DW was sorry when Joan (Grant) divorced her second husband Charles Beatty (Joan and her first husband having divorced shortly after she became famous), because - although he made a few negative remarks about Charles in later life - they had also become firm friends. Indeed, DW wrote the foreword to Charles Beatty's autobiographical study 'Gate of Dreams' in 1972, and ended it by saying:

"In my long life I have met only one living saint - Charles Beatty."

Joan had left Charles in order to marry psychiatrist, Denys Kelsey, and they moved for a while to a delightful part of France - the medieval village of Saint-Cirq-Lapopie - where they treated people with a variety of psychological ailments with what is now known as regression analysis. They jointly wrote a book about this period with the title 'Many Lifetimes'.

Joan spent some time on the lecture circuit in the U.S.A., and while I am told it may not have been particularly remunerative, she met some distinguished people and made them friends.

After her initial successes - which brought her world-wide acclaim - Joan continued to write; some of her books being 'Far memory', two on travel, and one rather curious novel, as well as a book telling her story up to the publication of Winged Pharaoh and the book she co-wrote with Denys Kelsey. When she died she also left behind a quantity of unpublished material, some of which was recently published under the title 'Speaking From The Heart'.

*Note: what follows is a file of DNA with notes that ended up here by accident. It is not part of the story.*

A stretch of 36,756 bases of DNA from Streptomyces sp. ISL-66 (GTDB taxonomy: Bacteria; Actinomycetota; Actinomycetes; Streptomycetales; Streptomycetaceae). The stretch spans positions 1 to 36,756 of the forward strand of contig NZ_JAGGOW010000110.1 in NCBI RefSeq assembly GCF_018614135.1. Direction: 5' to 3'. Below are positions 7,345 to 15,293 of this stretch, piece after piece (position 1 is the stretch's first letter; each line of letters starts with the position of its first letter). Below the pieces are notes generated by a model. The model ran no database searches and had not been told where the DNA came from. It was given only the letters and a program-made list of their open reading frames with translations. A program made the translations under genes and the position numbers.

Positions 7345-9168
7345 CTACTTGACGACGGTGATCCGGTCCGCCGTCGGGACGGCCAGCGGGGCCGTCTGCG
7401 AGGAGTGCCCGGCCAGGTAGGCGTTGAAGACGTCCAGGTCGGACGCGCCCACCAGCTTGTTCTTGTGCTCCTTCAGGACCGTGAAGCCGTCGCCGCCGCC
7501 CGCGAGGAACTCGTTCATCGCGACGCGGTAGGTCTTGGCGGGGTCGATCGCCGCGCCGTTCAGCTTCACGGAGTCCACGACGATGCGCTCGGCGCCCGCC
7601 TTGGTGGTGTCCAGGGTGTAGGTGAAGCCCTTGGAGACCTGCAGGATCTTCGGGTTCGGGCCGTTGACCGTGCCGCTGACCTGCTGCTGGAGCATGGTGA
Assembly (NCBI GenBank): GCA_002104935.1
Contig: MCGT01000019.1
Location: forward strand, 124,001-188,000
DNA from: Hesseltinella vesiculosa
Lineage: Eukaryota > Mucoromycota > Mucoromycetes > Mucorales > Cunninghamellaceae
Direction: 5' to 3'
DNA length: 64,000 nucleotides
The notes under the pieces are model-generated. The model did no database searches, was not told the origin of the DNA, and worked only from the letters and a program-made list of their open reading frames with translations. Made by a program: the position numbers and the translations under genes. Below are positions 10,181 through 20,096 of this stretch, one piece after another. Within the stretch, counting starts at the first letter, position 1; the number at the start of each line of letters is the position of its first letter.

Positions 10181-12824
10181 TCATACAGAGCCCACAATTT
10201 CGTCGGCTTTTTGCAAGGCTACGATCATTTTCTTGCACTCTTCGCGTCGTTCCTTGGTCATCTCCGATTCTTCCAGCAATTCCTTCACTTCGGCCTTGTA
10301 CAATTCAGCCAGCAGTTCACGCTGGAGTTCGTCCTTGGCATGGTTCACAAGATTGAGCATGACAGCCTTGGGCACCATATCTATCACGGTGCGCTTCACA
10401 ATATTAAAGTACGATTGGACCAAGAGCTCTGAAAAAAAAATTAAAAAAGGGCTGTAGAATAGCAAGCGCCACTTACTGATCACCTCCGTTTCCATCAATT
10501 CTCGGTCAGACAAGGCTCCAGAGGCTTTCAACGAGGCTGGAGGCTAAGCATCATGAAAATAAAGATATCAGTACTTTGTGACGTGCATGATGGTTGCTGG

Although the correspondence became less of a torrent as they grew older, Joan and Dennis wrote to each other regularly until Dennis's death on 10th November 1977, and as the relevant Room in this site's virtual Museum shows, he died a convinced believer in re-incarnation, albeit a slightly Anglicanised one.

Joan herself died on 3rd February 1989 in England, and although neither of them is now a 'name' that trips off everybody's tongues, in the late 1930s to the 1970s they were probably as responsible as anyone else (excepting the ancient religious leaders such as Gautama Buddha), for the popularity of a belief in re-incarnation in the literate West. And insofar as a belief in re-incarnation tends to promote in its adherents unselfish conduct, insofar as by promoting these beliefs in a time of world conflict they gave many people hope and comfort when otherwise they would have been desolate, and insofar as the result was some extremely good stories, we have all benefitted from their beliefs.

September 2019